How to Get a Job at Cloudera is an excellent article that explains to job candidates how to be more interesting than just a CV in the mail, and why going through a recruitment agency puts you at a big disadvantage. You could just read the article with Lunatech in mind, because the same things are true here as well, and because we are also interviewing people for our Java EE developer vacancies at the moment. However, it is worth re-telling the story from our point of view, which is what this article is." ---
Recruiters from our point of view
Lunatech either gets a CV direct from the candidate or via a third-party - usually a recruiter who is trying to ‘place’ the candidate, for a fee. The candidate is worse off when a recruiter is involved. Cloudera sum this up pretty well in their article:
Contingency recruiters get paid by the hiring company when the candidate they introduce gets the job. The amount they get paid varies a little bit, but is generally a quarter to a third of the annual salary of the person they place. That means that a software developer who earns $80K a year shows up with a $20,000 price tag, minimum, due and payable to the recruiter, up front. If you are that software developer, you need to be not merely as good as the rest of the candidates we are looking at. It is not even enough to be a little bit better. You need to be so astonishingly good that you are worth our writing a fat check to a third party on your very first day in the office. And, honestly, if you are that good, how come we do not know about you already?
This matches our experience exactly. For example, a year or two ago, a recruiter contacted us about a candidate. The candidate, who I shall call ‘Tom’ (his real name), was a Java developer working for a large IT company in Rotterdam and was ‘looking for a new challenge’ and ‘very interested in Lunatech’. This sounds great, but there are a couple of problems.
Candidates who cost more
First, the recruiter’s €10000 - €15000 fee would have made hiring Tom very expensive. This is not out of the question, especially for large organisations whose human resources departments spend a lot more than that to hire each new employee. Lunatech, on the other hand, is a small agile organisation where one of the senior developers manages recruitment directly, with very little overhead.
Tom would have to have been exceptionally good to justify the recruiter’s fee on top of the usual risk of hiring a new employee, but we never found out because we could only justify the cost if we had a good chance of putting him on paid work shortly after starting, and we did not need someone for a project that month. After all, Lunatech is a small company and does not start many new projects every month.
Candidates who go elsewhere first
A second problem is the notion that Tom was ‘very interested in Lunatech’, given that he did not contact us directly. There are other explanations, but the most likely is simply that Tom had never actually heard of Lunatech or found out anything about us, and that the recruiter was telling the same pitch to every software company in Holland.
Furthermore, even if we suppose that Tom really was specifically interested in Lunatech, why did he not contact us directly? Perhaps it is just easier to use a recruiter, from the candidate’s point of view: the recruiter does the work of making contact and the initial pitch, and someone else pays.
These possibilities are not the biggest problem: even if it means that recruiters’ candidates tend to be somewhat indifferent, lazy or shy, the candidates could be so good at writing code that it would be worth interviewing them.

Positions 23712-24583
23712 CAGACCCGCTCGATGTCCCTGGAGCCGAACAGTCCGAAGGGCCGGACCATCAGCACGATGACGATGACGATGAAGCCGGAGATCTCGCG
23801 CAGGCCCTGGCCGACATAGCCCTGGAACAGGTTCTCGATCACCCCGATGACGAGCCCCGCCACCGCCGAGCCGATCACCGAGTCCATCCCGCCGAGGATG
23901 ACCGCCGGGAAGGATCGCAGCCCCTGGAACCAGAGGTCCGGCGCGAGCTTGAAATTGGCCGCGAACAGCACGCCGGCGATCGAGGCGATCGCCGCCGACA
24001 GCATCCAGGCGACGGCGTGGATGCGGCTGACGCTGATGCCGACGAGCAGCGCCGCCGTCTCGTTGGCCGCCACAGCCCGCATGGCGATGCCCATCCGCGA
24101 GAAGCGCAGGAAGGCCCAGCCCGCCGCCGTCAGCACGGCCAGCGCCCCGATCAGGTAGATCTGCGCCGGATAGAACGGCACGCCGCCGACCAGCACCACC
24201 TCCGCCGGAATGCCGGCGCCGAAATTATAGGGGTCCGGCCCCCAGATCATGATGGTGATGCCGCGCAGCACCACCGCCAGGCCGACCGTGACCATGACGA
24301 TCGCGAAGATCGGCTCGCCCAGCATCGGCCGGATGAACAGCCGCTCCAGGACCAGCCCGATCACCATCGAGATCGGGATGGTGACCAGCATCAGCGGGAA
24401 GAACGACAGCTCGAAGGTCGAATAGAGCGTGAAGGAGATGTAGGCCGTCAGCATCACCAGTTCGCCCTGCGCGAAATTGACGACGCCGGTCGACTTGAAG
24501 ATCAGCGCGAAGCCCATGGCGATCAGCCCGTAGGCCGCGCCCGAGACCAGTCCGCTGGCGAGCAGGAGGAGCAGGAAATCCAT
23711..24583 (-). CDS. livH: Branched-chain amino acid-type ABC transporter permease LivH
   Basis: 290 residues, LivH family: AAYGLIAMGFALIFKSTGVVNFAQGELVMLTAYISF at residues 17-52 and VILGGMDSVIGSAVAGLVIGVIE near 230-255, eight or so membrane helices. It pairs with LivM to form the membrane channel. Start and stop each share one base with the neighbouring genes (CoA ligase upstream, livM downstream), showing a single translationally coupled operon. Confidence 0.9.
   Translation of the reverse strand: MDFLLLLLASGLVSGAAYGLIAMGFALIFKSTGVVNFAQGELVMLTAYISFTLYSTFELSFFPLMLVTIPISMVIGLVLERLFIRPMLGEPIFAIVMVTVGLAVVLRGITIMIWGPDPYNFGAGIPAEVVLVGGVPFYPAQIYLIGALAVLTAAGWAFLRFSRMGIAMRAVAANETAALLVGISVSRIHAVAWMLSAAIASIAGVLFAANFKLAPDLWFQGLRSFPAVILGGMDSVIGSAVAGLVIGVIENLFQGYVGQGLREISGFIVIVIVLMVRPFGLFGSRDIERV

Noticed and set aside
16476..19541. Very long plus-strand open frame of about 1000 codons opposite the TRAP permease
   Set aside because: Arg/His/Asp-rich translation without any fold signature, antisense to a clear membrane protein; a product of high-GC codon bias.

The biggest problem is the possibility that candidates are looking for jobs via recruiters because they (wrongly) believe that this approach is more likely to get them interviews. Lunatech does not have a special relationship with any particular recruiters, and there is no up-side from our point of view. Candidates who believe that a recruiter is more likely to get them an interview at Lunatech have just been talking to more recruiters than hiring managers.
Tom’s situation, meanwhile, would have been different if he had contacted us directly. We would have invited him for an interview at the earliest opportunity, and might have offered him his ideal job.
A sellers’ market
At the moment it is a candidates’ market, and we get fewer applicants than we would like. Instead, a good candidate can reasonably expect to be invited to interviews at several companies, and choose between a choice of job offers. The smart candidates are therefore interviewing several companies, at the same time as being interviewed themselves, to find out who they want to work for.
However, this does not mean it makes sense to be lazy about applying for jobs: the lazy or less smart candidates are effectively screening companies on how much they spend on recruitment, which are not necessarily the best places to work as a programmer. Let’s face it: the more a company spends on job adverts and recruiter fees, the less likely they are to make sure that each developer has a seriously powerful workstation with enough monitors.
In reality, if you are a ‘Tom’ (or in fact the real Tom), then we would love to talk to you about jobs at Lunatech, to find out whether we are each other’s ideal employee and employer.
Just to be clear, we do not hate recruiters - some of them are really nice people. It’s just that a recruiter is a sales person with a slick pitch who would sell you her grandmother if she could. Even if her grandmother is a Visual Basic programmer who still codes ActiveServer Pages web applications in VBScript. Besides, the economics of the situation work against recruiters.
As a job applicant you are welcome to give your CV to a recruiter and see what you end up with, but if you want to get a job at Lunatech, it is far faster and simpler to send your CV to email@example.com.